For example, lets consider a sample recipe (I got this recipe from a web search) as below:
|Recipe Ingredients||Volume||Density||Volume x Density|
|(L)||kg/L||kg (or PHR)|
|N550 Carbon Black||27.8||1.8||50.0|
Calculating, the SG of this Compound mix is arrived at 1.16 (=179.3/155).
5) Know your Internal Mixer
Knowing your internal mixer – its capabilities, design features like rotor (tangential or intermeshing), ram (pneumatic with dedicated air supply at the plant or hydraulic), variable speed capabilities of the motor, SCADA, PLC, automation and control features, etc.
Rotor speeds are critical because you can use higher speeds at the initial mix and then reduce the rotor speed to allow the batch to “knead” well. This will allow you to get both your dispersion and distribution tasks of mixing right. Hence, when selecting a mixer explore variable speed drives since it give you advantage in your mixing process.
(If you are planning a new purchase, read and download our Questionnaire for Internal Mixer Selection)
Similarly, think of ram pressure. If your ram pressure is too high you will cause excessive heat build up and poor flow of ingredients across the rotor tips. In intermeshing mixers, this will also cause internal pressure within the mixing chamber and might cause mixer failure. If ram pressure is too low, then you will not get the ingredients down into the rotors and this will result in poor mixing. (Read more about Hydraulic Ram here)
6) Watch the Ram Action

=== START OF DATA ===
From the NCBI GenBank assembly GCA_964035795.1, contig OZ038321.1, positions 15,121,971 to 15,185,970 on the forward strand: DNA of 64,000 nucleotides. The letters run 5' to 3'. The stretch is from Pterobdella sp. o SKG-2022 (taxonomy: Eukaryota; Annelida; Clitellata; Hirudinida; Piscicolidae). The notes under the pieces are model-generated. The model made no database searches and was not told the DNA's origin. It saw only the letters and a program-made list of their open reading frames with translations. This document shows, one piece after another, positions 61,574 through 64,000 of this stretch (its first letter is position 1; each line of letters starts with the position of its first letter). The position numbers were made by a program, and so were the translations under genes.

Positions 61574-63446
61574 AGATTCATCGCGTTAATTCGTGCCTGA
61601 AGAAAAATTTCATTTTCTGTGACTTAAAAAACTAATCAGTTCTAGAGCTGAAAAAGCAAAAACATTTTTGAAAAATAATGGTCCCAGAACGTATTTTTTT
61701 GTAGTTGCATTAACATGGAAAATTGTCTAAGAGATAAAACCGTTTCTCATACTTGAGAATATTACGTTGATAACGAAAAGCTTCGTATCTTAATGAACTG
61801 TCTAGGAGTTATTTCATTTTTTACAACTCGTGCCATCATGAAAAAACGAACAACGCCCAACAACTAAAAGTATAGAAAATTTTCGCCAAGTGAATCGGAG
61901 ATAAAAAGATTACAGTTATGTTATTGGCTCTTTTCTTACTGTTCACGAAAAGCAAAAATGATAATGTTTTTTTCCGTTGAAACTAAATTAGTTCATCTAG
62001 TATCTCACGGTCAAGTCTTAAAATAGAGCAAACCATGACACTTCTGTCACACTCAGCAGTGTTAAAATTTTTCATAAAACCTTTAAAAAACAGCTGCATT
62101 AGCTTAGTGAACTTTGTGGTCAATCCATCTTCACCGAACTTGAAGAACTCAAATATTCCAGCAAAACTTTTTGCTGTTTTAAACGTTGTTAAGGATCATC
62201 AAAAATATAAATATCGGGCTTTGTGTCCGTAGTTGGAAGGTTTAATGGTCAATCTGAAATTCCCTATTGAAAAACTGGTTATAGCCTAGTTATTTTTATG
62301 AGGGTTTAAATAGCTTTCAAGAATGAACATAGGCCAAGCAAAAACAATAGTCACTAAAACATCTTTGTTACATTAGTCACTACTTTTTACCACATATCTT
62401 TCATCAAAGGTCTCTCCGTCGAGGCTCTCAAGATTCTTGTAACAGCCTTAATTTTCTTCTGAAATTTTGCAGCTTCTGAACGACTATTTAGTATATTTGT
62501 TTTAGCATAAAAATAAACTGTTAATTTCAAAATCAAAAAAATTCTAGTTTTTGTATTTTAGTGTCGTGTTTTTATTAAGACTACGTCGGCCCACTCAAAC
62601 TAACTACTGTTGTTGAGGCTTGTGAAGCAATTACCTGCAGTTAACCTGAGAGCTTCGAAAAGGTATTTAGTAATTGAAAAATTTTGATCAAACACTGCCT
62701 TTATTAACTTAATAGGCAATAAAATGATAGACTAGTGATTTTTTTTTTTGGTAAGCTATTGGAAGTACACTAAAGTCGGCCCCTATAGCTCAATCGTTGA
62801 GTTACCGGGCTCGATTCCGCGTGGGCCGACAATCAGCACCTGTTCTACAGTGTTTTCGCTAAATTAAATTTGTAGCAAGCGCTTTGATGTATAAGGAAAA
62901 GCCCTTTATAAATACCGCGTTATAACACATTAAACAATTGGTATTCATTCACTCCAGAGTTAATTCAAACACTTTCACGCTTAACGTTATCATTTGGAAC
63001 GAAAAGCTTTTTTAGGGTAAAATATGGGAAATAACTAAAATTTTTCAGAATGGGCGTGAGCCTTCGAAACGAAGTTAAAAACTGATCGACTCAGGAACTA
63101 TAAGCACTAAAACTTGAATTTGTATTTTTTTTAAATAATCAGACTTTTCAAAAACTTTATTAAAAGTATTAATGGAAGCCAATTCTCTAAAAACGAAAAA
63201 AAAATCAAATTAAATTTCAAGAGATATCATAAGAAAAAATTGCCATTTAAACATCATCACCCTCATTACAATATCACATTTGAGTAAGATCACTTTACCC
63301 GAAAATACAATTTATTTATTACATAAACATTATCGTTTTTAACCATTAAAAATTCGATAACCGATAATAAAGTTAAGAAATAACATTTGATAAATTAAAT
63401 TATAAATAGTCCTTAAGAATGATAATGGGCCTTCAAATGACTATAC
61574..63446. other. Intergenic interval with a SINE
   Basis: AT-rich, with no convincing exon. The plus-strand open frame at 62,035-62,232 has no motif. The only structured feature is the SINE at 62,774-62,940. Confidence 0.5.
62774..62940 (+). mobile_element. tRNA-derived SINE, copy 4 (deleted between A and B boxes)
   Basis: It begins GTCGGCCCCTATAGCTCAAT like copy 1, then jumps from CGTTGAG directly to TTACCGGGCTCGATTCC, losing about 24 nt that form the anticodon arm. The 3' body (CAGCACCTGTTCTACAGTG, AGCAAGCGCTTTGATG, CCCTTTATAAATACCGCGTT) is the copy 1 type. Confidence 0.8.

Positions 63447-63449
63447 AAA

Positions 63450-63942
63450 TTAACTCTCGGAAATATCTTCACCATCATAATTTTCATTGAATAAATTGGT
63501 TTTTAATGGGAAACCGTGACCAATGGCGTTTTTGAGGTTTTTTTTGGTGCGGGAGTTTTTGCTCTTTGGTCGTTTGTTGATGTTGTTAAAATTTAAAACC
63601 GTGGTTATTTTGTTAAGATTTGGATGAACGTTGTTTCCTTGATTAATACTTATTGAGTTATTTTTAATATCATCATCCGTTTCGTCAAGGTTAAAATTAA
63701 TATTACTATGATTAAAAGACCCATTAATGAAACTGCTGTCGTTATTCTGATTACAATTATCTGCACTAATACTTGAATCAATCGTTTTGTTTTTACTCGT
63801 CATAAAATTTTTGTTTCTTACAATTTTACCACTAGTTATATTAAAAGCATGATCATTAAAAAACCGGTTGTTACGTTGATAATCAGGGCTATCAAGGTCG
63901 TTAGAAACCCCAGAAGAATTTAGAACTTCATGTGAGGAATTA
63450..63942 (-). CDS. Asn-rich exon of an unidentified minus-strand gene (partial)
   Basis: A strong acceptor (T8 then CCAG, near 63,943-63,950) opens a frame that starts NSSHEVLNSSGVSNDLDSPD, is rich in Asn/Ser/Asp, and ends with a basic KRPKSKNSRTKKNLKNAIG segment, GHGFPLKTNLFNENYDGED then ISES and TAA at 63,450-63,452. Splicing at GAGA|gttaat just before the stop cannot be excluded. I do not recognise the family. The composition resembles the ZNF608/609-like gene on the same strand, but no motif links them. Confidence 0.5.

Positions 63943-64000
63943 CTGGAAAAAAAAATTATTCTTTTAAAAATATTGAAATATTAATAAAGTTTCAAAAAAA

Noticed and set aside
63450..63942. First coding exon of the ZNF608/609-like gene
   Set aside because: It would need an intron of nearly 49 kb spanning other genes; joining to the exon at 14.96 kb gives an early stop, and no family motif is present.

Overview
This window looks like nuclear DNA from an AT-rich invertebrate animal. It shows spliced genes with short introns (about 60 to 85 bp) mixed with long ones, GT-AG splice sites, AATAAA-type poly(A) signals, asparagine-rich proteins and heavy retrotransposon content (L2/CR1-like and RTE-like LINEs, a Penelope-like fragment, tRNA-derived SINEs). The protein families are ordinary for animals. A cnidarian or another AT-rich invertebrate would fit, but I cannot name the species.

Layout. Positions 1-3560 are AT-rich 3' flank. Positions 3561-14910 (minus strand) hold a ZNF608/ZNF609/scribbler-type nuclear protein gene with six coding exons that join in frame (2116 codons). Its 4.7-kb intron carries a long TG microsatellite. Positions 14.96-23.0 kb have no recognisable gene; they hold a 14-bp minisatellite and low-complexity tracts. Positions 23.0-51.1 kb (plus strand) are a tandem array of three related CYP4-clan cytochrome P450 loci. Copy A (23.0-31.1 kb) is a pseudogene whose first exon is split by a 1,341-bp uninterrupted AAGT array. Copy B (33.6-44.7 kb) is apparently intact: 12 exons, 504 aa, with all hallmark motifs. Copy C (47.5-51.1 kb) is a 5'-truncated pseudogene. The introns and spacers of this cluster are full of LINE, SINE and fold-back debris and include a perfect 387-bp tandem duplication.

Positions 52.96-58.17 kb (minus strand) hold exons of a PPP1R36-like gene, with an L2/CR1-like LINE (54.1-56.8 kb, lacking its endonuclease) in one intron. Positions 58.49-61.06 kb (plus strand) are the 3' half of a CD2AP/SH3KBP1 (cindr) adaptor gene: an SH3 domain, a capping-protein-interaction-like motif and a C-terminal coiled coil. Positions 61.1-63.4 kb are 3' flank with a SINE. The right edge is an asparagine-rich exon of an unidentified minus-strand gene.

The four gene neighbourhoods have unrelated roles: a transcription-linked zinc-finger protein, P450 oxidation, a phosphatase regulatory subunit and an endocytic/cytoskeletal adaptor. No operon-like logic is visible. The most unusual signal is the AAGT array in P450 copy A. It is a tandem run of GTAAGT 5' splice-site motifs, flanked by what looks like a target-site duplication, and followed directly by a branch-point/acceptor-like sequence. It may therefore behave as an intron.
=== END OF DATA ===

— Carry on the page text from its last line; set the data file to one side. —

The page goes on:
After the above reference calculations are done and mixing initiated; watch the ram action during the mix. The ram should start high, move up and down about an inch or two and bottom out when mixing is complete. Good mixing practice dictates that when the ram bottoms out about 30 – 45 seconds before the batch is dumped, you can be assured that the chamber is properly filled and mixed compounds will be of high quality.
You need to observe the position of the ram by watching the tell-tail rod attached to the top of the ram. Hence, this requires more of practice and experience than theoretical knowledge.
If you have a good mixing system with controls and feedback features, you can correlate the position of the ram with the current and rise in temperature – these are important to get an optimized batch size and high quality of mix.
7) Optimize Your Mix Batch Size (…Do Not Maximize)
The key to successful mixing is optimizing your mix batch size, and not maximizing. And good mixing is a form of art.
Most mixer users want to get the most out of their internal mixer (quite natural!) and they test its capabilities to the full. Finally, when they get poor mixing, they wonder if they have done the right investment!
If you try to take your batch size to the upper limits of the mixer’s “capacity” as specified in the manufacturer’s manual (that is usually a peak magical figure) and you have raw material variations such as particle size or bulk density changes in your fillers, this can lead to poor mixing (dispersion and distribution of ingredients).
The right batch size will be smaller, but your internal mixer throughput is increased by shorter mixing time and thus more batches in the same period. Thus, optimizing your batch weight will allow you to get consistent batch quality and repeatability that are of paramount importance to your (or your customers’) downstream processes.
The key factors that will influence your mixing optimization are compound formulation, ram pressure, mix procedure, mixing speed and rotor design.
Each mixer is different and it would be very difficult to determine the optimized fill factor without actually conducting several mixing trials. Experience is a key to good mixing.
Summarizing, when mixing rubber compounds, different compounds require different batch weights. These 7 tips will help you calculate the optimized batch weight for your compounding recipes on an internal mixer quicker.